Karlovy Vary International Film Festival Discoveries: Four from “East of the West”

May 4–7, 2007

MoMA

Established in 1946 in the Czech Republic spa town also known as Carlsbad, the Karlovy Vary International Film Festival (KVIFF) is one of the oldest international film festivals and has undergone significant transformations throughout its 61-year history. Between 1948 and 1989, when it was organized by the state (then Czechoslovakia), it featured mainly films from the Soviet bloc. From 1959 to 1993, it alternated years with the Moscow Film Festival. After the political changes of 1989 and the multiparty free elections of 1990, the festival started a new era, and in 1993 an independent foundation was established to support it. Jirí Bartoska, noted Czech actor, and Eva Zaoralová, a cultural columnist and film critic, took over the administration and organization, reenergizing the KVIFF and making its annual early-July appearance an important date for the international film community. One of the festival’s most successful recent initiatives is based on the Czech Republic’s advantageous geopolitical location at the crossroads of Eastern and Western Europe; the festival now regularly introduces the West to the cinema of Central and Eastern Europe by highlighting the region’s cinema in all of its programs and establishing a special competitive section, “East of the West,” for new fiction and documentary films, from Hungary in the “West” to Azerbaijan in the “East.” This exhibition introduces New York audiences to four films from Eastern Europe that were discovered at the KVIFF over the past two years.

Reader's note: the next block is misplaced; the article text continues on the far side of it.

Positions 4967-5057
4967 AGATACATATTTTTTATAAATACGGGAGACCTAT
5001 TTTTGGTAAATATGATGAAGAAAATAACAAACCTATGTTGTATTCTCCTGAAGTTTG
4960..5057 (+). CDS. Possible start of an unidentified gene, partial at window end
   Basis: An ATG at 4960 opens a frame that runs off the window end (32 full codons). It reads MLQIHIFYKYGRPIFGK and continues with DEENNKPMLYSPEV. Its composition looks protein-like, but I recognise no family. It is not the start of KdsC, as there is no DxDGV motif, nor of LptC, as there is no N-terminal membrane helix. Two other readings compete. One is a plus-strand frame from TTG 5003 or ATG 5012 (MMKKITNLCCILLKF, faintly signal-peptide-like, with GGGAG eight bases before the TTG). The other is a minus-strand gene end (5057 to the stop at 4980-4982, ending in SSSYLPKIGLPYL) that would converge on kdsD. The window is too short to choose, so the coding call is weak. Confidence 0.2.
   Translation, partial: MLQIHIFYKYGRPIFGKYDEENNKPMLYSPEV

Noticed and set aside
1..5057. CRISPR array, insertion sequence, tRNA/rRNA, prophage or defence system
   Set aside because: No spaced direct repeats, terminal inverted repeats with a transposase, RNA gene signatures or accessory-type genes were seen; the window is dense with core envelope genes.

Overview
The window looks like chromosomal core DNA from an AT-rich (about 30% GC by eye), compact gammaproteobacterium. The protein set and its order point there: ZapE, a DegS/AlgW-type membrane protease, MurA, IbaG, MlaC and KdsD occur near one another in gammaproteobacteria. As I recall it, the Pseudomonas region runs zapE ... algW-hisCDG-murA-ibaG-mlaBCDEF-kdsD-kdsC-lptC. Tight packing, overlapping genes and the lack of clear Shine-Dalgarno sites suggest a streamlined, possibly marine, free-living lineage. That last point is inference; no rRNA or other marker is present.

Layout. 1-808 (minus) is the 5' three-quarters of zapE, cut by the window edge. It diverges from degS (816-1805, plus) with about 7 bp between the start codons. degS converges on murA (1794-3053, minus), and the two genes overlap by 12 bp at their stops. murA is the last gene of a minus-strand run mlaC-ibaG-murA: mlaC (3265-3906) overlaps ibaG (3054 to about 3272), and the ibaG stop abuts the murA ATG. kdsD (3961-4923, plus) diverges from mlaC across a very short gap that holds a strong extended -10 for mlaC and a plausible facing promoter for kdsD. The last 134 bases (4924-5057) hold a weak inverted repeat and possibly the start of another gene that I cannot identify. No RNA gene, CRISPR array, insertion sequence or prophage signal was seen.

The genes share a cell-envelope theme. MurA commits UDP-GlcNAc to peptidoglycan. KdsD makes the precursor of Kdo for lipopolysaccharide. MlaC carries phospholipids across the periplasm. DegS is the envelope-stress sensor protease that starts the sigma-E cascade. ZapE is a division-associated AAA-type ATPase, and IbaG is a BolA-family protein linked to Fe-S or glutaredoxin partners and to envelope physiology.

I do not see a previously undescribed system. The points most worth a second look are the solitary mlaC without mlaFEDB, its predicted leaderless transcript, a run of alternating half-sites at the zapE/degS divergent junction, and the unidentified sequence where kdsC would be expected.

Organized by Laurence Kardish, Senior Curator, Department of Film, with the help of the KVIFF Program Department (Eva Zaoralová, Julietta Zacharova, Ivana Novotna, Karel Och).

Thanks to the producers and directors of the four films in this exhibition.

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